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United States Department of Agriculture

Agricultural Research Service

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Location: Bio-oils Research

2013 Annual Report

1a. Objectives (from AD-416):
The objective of this agreement is to conduct in depth understanding of the tribochemical reactions that occur during lubrication with biobased lubricants. Such investigation will allow for elucidating the reactants, the products, and the reaction mechanism occuring during a biolubrication process. Understanding of tribochemical reactions will allow for designing and synthesizing new biobased lubricant ingredients with superior oxidation stability, cold flow, and a number of tribological properties.

1b. Approach (from AD-416):
Model biobased ingredients will be used in extreme pressure tribological investigations on a 4-ball tribometer. The wear surfaces from such investigation will be analyzed by x-ray photoelectron spectroscopy (XPS). The analytical results will be used to construct hypothesis of potential reaction mechanisms at the tribological interface. The hypothesis will be refined further with additional carefully designed experiments.

3. Progress Report:
ARS scientists in the Bio-Oils Research Unit at the USDA-ARS National Center for Agricultural Utilization Research (NCAUR), Peoria, Illinois, in collaboration with scientists at the University of Illinois, conducted a preliminary investigation on the use of X-ray photoelectron spectroscopy (XPS) to study the tribochemistry of biobased oils. In this investigation, soybean oil (SO), with and without 20% zinc dialkyl dithio phosphate (ZDDP), was used in tribological tests at various loads on a 4-ball tribometer. The chemical characteristics and compositions of the tribofilms generated during the test on the steel balls were analyzed by XPS. The results showed that the tribofilm on the steel surface lubricated by SO with 20% ZDDP contained peaks corresponding to the following: carbon (C1s), oxygen (O1s), sulfur (S20), phosphorus (P2p), and zinc (Zn3p). The XPS peaks at binding energies in the carbon region were identifiable as those of carbon (C) and carbon-hydrogen (C-H) in SO and ZDDP structures. The result indicated that, at 320 Kg load, ZDDP molecules adsorbed on the metal surface and that zinc was involved in tribofilm formation on the steel surface during the friction process. In the region of peaks corresponding to oxygen, three sets of peaks were identifiable: low binding energy peaks assigned to inorganic oxygen on the steel surface (such as ferric and ferrous oxides); high binding energy peaks assigned to inorganic oxygen in SO and ZDDP (such as esters, etc.); intermediate binding energy peaks assigned to metal-organic complex materials. It is proposed that the metal-organic complex materials with intermediate oxygen binding energies correspond to the tribofilms generated by adsorption and in situ tribochemical reaction between the molecules in the SO with ZDDP lubricant and metallic iron. The generation of such organo-phosphate iron complex tribofilm on the surface, capable of lowering friction and also protecting the metal from wear, is responsible for the good tribological properties of ZDDP. More work is underway to clearly understand and confirm the mechanism of biobased lubricant performance under extreme lubrication conditions.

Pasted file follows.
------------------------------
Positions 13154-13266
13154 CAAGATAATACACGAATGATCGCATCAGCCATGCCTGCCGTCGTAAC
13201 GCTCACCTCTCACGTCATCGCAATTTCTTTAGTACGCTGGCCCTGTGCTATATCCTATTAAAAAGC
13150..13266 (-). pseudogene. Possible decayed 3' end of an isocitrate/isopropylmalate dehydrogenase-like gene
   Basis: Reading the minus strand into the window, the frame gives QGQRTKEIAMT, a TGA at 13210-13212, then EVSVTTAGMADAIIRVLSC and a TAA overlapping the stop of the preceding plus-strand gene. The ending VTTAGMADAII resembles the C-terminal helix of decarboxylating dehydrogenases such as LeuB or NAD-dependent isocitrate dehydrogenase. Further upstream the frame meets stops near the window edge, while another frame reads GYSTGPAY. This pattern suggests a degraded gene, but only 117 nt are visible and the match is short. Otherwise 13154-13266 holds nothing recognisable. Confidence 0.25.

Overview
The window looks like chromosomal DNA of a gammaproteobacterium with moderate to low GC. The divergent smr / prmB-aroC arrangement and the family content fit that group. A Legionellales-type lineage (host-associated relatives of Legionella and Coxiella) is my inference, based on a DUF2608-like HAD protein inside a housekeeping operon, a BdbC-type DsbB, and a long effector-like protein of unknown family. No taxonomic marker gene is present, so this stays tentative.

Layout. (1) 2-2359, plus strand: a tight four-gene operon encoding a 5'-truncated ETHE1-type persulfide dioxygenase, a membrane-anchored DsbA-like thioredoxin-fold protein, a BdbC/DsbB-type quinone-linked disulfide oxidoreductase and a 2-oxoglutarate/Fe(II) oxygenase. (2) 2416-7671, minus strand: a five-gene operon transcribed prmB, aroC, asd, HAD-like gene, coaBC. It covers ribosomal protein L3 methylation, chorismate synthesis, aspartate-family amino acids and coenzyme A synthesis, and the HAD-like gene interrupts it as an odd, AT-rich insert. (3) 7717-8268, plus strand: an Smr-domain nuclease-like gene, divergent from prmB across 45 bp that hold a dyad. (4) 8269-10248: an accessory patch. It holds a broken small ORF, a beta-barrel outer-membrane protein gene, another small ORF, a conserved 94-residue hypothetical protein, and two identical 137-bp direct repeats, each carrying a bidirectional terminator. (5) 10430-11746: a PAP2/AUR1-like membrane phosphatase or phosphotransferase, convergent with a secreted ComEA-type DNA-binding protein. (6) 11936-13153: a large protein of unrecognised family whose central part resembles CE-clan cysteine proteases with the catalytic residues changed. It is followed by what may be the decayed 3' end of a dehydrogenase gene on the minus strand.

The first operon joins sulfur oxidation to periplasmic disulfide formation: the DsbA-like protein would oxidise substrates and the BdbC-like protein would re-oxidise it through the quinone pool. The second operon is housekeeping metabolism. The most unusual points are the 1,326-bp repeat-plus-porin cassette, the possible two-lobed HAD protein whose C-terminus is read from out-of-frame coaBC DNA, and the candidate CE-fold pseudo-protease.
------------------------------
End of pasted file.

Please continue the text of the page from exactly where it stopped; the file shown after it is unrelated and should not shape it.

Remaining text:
4. Accomplishments

Last Modified: 06/23/2017
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